Study shows possibility of converting type A to type O blood
The idea of using enzymes to turn a common blood type into a rarer one has been around since 1982.
But a recent paper published in the journal Nature Microbiology has shown progress in converting type A-negative blood to the relatively rare O- negative using enzymes from a human gut bacteria.
“This is a very exciting discovery,” said Scott Jones, Vice President, Scientific Affairs at BioBridge Global. “If it works out as planned, this discovery could change blood banking and allow blood centers to have more type O blood on the shelves by converting type A blood to type O.”
A, B and AB blood types are defined by the presence of molecules on the surface of red blood cells, while type O is defined as not having either the A or B molecule.
Just 7 percent of the U.S. population has type O-negative blood, and it is frequently in short supply because it can be transfused into virtually any patient in an emergency.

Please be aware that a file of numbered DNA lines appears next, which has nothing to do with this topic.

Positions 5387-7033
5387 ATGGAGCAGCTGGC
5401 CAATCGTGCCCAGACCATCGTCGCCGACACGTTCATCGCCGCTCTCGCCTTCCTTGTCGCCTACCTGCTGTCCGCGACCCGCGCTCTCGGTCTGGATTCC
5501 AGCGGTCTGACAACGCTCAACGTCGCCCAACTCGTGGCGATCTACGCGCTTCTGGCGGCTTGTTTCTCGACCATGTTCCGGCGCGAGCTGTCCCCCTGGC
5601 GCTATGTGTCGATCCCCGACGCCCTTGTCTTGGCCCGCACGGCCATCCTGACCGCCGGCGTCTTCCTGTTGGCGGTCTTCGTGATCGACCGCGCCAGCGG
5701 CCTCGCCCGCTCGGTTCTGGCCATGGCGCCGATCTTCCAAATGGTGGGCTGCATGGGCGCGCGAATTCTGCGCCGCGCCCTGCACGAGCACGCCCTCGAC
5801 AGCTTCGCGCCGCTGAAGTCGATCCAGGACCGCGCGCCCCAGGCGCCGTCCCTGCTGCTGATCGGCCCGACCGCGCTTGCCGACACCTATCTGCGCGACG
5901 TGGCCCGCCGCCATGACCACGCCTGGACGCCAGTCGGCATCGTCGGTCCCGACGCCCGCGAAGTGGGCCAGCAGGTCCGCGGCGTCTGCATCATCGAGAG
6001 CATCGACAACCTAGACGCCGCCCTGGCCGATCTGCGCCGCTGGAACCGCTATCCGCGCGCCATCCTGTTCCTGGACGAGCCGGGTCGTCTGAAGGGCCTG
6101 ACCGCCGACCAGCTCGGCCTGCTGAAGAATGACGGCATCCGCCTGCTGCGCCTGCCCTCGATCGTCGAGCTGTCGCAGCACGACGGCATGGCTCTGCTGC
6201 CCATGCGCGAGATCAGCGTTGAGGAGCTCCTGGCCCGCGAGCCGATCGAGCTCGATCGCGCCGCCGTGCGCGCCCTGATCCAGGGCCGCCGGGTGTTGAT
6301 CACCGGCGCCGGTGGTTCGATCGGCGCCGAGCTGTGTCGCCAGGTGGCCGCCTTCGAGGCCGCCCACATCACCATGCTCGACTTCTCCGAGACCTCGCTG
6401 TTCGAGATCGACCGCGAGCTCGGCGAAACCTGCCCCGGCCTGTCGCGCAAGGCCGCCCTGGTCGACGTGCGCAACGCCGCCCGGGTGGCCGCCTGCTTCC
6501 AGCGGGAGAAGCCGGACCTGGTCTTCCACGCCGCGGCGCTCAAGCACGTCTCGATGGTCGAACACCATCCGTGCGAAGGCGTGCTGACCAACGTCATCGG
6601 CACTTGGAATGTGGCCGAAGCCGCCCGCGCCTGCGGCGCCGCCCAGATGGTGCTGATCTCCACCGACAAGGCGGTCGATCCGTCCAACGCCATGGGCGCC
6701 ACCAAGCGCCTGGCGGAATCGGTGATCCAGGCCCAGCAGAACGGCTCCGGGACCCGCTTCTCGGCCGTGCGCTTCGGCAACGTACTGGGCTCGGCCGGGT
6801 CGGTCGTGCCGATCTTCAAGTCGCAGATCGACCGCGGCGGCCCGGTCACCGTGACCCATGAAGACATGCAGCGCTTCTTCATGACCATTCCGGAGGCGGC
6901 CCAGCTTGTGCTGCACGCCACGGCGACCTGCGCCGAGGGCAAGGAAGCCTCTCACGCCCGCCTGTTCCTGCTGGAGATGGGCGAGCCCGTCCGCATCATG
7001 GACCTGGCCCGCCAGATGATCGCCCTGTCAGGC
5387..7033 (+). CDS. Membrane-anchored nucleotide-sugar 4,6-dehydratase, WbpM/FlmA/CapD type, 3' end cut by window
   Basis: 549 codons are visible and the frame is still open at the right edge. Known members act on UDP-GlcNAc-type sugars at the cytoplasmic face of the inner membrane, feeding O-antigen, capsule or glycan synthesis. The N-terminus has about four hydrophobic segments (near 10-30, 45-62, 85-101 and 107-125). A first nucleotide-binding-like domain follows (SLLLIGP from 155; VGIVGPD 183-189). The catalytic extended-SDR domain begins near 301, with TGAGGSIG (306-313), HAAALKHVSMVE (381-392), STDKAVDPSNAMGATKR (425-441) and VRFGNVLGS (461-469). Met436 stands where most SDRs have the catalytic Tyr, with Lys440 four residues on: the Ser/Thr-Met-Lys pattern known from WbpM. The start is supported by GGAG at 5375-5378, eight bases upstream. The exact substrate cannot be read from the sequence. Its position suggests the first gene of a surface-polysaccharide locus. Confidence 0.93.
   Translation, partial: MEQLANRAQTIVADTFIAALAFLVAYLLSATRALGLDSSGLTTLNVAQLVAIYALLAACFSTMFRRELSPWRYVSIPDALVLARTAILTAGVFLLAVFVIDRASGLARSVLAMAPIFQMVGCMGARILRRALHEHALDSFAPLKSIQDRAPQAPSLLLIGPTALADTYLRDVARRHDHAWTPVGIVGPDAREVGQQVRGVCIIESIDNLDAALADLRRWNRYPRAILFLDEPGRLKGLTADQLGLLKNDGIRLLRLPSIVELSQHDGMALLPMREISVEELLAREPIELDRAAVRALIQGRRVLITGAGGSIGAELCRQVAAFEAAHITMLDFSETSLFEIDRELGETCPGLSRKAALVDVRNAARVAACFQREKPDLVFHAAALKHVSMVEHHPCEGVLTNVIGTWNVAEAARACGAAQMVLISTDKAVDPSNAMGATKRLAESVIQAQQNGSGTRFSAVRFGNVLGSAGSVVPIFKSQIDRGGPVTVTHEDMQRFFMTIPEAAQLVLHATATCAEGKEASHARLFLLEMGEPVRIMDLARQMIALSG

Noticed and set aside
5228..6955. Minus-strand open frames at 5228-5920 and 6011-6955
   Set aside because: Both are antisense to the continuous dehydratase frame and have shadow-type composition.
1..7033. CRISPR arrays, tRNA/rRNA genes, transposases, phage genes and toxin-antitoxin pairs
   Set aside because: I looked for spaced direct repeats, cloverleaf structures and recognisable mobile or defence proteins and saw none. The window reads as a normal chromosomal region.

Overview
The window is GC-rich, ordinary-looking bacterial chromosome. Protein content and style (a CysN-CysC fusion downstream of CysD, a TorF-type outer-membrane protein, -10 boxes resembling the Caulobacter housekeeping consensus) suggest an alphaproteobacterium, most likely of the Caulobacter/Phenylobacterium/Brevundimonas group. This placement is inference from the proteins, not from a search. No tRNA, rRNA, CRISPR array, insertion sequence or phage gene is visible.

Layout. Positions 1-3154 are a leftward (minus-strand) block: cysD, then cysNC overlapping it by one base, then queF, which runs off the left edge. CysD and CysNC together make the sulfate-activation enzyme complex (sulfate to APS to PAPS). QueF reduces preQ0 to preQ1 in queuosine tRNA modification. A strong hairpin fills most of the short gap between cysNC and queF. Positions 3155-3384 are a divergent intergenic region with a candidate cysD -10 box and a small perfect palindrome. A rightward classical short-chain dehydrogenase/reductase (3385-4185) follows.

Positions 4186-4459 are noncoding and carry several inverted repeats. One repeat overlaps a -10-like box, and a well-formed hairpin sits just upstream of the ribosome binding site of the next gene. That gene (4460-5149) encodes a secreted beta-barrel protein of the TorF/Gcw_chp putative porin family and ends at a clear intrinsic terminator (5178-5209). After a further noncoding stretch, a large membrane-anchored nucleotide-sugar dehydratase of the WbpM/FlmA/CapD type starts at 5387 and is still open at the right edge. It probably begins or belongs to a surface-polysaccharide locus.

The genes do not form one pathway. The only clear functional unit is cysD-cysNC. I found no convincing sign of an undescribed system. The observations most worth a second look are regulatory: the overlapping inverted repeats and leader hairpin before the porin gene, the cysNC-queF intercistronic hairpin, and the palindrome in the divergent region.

In the study conducted at the University of British Columbia, researchers looked at multiple enzymes before finding one that was particularly effective in removing the molecule that defines type A blood.
“The very high activity and specificity of these enzymes using whole blood make them very promising candidates for cost-efficient conversion of A and B type blood to O,” Jones said. “Implementation of this process involves using existing automated blood collection, processing and storage processes.”
Previous attempts at converting blood types had run into major problems: It took a large quantity of the enzyme to cause the conversion, and the process was inefficient.
“Since that initial finding, researchers have been looking for the ‘holy grail’ enzyme(s) that could efficiently perform this conversion process,” Jones said.
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